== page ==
In a stunning year-end setback for screening CT colonography, the U.S. Centers for Medicare and Medicaid Services (CMS) has turned down a request by advocates for CT colonography to reconsider its 2009 decision not to pay for the imaging-based colon cancer screening exam.
The American College of Radiology (ACR) said it has been informed by CMS that the agency would not be reopening the coverage review. A CMS spokesperson confirmed the decision with AuntMinnie.com but added that the agency can decide to initiate the reconsideration process at any time.
The decision is a serious blow to the CT Colonography Coalition, a group that includes the ACR and several major colorectal cancer screening advocacy groups. The coalition had submitted a formal request to CMS for review in August, after the U.S. Preventive Services Task Force (USPSTF) included CT colonography (CTC) among the colon cancer screening tests that it recommended, giving the exam an "A" rating earlier this year.
"The Centers for Medicare and Medicaid Services' decision not to re-examine Medicare coverage for CT colonography is out of step with modern medicine and the needs of America's seniors," said Dr. Judy Yee in a statement released today by the ACR. Yee heads the ACR's colorectal cancer working group and serves as chief of radiology at the San Francisco Veterans Affairs Medical Center. "Abundant efficacy and cost-effectiveness evidence demonstrates that CTC (also known as virtual colonoscopy) is a front-line colorectal cancer screening tool."
With its June 2016 approval of CTC for screening, the USPSTF joined a broad range of healthcare and colorectal cancer care advocacy groups supporting the exam, including the ACR, American Cancer Society, U.S. Food and Drug Administration, and U.S. Multi-Society Task Force, as well as several commercial payors such as UnitedHealthcare, Cigna, Blue Cross/Blue Shield insurers, and Kaiser Permanente. Laws in 33 states and the District of Columbia mandate that insurers cover CTC. The Agency for Healthcare Research and Quality (AHRQ) and the National Committee for Quality Assurance (NCQA) have recognized CTC as a metric (known as the HEDIS measure) for colorectal cancer screening.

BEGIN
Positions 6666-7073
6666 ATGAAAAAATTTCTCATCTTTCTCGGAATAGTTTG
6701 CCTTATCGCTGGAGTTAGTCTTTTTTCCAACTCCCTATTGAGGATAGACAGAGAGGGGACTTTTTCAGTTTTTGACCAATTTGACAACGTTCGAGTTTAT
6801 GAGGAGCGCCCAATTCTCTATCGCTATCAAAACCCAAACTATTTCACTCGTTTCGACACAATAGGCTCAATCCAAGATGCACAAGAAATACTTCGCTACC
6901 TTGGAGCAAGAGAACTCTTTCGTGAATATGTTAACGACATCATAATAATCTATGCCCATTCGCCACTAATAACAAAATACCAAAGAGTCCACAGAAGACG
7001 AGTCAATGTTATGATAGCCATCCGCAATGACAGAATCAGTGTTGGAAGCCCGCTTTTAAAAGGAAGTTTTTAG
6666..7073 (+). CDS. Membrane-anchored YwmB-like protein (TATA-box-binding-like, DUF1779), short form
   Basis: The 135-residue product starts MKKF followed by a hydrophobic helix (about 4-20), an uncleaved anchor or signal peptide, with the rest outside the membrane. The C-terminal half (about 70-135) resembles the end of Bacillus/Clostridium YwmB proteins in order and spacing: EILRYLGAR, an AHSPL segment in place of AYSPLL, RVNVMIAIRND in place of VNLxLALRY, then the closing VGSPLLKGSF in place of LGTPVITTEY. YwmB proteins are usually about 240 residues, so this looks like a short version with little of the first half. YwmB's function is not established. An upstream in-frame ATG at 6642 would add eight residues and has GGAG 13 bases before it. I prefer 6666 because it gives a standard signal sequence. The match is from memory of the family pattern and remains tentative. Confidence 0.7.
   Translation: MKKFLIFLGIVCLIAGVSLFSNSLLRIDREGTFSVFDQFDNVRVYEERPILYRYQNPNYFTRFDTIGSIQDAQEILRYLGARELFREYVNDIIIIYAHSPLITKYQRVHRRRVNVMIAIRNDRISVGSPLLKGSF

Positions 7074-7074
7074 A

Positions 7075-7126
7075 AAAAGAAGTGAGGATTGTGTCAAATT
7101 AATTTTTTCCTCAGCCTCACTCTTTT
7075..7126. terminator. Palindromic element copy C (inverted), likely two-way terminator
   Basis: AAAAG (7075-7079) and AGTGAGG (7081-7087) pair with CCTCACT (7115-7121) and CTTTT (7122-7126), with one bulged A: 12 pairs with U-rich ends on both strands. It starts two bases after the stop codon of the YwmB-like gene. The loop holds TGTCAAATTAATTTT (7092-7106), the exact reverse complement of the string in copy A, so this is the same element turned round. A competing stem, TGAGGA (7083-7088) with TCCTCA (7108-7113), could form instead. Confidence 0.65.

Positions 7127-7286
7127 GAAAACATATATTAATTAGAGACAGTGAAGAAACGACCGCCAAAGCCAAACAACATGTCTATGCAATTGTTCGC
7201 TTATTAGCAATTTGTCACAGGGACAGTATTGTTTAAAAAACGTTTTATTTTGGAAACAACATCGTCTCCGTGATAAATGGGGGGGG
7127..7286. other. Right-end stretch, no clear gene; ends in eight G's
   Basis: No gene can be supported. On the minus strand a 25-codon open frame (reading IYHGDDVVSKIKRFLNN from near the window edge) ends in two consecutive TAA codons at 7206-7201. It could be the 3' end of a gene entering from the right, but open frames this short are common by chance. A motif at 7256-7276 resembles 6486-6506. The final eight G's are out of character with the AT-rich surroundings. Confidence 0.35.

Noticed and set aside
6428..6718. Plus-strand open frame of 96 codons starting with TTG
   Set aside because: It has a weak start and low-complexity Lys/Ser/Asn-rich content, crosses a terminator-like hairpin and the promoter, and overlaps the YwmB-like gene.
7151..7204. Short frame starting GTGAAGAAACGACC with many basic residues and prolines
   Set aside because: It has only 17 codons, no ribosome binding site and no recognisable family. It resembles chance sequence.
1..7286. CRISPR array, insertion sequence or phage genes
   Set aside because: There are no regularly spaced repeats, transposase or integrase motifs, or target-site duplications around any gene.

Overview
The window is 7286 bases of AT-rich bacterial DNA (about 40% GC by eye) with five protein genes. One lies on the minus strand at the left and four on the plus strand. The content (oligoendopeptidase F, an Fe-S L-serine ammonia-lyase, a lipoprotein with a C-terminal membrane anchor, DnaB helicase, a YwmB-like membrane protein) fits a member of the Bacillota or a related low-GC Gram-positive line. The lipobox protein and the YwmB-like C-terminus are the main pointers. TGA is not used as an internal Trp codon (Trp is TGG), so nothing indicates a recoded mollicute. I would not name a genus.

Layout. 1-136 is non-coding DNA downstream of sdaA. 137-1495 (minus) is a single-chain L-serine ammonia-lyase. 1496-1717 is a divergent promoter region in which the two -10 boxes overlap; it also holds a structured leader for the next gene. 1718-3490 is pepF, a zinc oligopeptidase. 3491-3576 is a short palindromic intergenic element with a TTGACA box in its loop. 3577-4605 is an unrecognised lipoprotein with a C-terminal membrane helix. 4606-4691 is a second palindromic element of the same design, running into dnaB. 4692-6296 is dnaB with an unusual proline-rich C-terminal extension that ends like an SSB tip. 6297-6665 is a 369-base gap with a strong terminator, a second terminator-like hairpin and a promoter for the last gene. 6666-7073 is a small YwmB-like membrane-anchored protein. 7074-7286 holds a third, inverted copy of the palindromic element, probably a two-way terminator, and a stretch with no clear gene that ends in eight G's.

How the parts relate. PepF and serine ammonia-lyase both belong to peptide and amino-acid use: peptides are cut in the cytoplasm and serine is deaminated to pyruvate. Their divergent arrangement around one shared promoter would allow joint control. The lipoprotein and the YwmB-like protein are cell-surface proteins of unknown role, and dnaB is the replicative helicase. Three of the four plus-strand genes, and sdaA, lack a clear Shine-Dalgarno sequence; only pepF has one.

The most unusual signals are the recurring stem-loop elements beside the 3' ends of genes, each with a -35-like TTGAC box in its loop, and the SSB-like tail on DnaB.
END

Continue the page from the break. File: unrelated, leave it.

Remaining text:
"Yet Medicare patients who need this lifesaving screening the most are denied coverage," Yee said in the ACR statement. "This must change if we are to attract the up to 40% of Americans who should be screened for [colorectal cancer], but choose not to, to get tested. Lives are being lost every day that Medicare coverage is denied."
"It's difficult to fathom how CMS arrived at this indefensible position," said Dr. Perry Pickhardt, professor of radiology at the University of Wisconsin School of Medicine & Public Health.
Representatives of the coalition and the ACR met with CMS on December 13 to discuss its reasoning for the decision, and today they vowed to keep working for approval.
"The ACR will work closely with CMS to resolve any issues that they may still have about CTC," the ACR said. "The college will also continue to work with the colorectal cancer care advocacy groups, patients, lawmakers, and other decision-makers to secure Medicare coverage for CT colonography."